Reaching the finish line

A Closer Look

It’s Halloween night, a Saturday. The doorbell rings, but instead of grabbing the candy bowl, the senior slams his keyboard in frustration and heads upstairs. He has an application to finish, and this November 1 deadline is only the beginning.

“You’ve always been told that this is where your whole school career has been leading up to — but you still don’t really realize it,” senior Bryce Waggener said of the college process.

After feeling like he was at a stalemate of not knowing where to apply, Waggener started meeting with a college counselor after the first quarter of senior year. She helped him make decisions, a stressful process that nevertheless left Waggener feeling better by the end of the week.

“The actual applications weren’t that difficult, but it’s just the stress of either having too many options or not having the options you want,” Waggener said.

For senior Drew Collins, finding a pool of colleges that he liked was definitely overwhelming.

“Finding those places I’d love to go was really hard, but once I got 10-15, it took all the stress away,” he said.

Collins said that he had a pretty laid back college process and that he did not experience much competition.

“In my head, any decision I made was the right one,” Collins said. “Any college that I decided to go to, anything that I decide to major in, that’s going to be the right decision for me at that time.”

For Collins, who was trying to get recruited for lacrosse, the highest stress of the college process was waiting to hear back from the coach at his favorite school, who never actually responded.

Sending in her first few applications was one of the most stressful parts, senior Zoe Kalbag said.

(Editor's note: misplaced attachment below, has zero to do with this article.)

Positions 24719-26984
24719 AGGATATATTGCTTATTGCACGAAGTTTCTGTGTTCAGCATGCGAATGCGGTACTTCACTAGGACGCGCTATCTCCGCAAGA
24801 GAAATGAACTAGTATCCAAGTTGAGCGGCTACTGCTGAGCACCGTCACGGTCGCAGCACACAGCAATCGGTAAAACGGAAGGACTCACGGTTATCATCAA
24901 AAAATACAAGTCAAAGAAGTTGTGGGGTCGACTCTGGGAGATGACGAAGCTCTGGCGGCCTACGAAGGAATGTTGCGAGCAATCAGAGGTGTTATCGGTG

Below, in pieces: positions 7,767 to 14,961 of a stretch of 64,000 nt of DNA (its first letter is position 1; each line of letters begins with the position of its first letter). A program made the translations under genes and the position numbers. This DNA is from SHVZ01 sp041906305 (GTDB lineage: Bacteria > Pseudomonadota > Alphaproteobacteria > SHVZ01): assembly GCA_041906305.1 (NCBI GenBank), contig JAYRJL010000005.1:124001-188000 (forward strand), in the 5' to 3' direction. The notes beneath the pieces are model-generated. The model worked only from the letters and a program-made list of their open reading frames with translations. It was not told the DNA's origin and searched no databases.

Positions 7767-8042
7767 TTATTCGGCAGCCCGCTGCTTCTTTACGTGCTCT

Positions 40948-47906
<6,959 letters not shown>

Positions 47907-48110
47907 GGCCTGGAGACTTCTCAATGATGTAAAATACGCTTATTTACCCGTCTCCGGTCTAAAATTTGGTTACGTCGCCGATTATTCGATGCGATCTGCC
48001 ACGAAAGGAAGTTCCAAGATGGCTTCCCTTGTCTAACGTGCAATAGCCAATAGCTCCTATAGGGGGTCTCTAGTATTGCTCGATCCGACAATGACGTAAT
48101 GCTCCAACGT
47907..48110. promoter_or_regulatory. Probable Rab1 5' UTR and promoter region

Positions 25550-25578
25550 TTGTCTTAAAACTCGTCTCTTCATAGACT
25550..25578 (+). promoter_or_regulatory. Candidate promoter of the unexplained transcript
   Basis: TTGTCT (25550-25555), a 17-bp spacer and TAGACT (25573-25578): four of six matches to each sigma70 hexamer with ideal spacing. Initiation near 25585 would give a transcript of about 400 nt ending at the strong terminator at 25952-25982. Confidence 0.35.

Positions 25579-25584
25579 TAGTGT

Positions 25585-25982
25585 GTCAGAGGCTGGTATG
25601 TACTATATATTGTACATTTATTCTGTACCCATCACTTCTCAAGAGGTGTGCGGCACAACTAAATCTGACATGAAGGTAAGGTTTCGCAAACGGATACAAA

“It was a strange type of stress because I knew there wasn’t really anything I could do at that point,” Kalbag said.aclacceptances

Writing the personal statement was also really stressful because it is hard to communicate everything you want to say, Kalbag said.

Collins ended up writing most of his essays during winter break, both at home and while he was in Peru.

“We stayed on the Amazon and I would just have to sit in my bed, with all the crazy stuff going on around, writing essays, ” Collins said. “I definitely should have started earlier.”

Staying organized  makes the application process  a lot easier, College and Career Center director Allison Bly said.

“Make sure that you don’t overwhelm yourself by looking at the big picture the whole time, ” Bly said. “Break it into manageable pieces. ”

It is important to have a solid college list at the beginning of the fall, Bly said, and writing the common application essay and UC insight questions over the summer can alleviate some stress later.

She read about 30 essays last summer, less than usual because she was new to PHS.

Senior Sarah Chin planned to write her essays throughout the fall, but had no time to work on them until winter break, when she basically hid out in her house and wrote essays for two weeks.

“[Senior fall] was constantly stressful, but not because I was constantly working on essays,” she said.

Chin applied to more schools than she had originally intended, including schools that she hadn’t considered junior year.

“I ended up applying to 26 or 27 schools, which was a little bit excessive,” Chin said. “I definitely should not have applied to as many schools as I did.”

In some ways, Chin said that she took the college process too seriously, overestimating the impact it would have on the rest of her life.

“We’re so stressed out about the college applications process, but in the future, I’m going to look back and realize that it wasn’t a huge part of my life,” Chin said.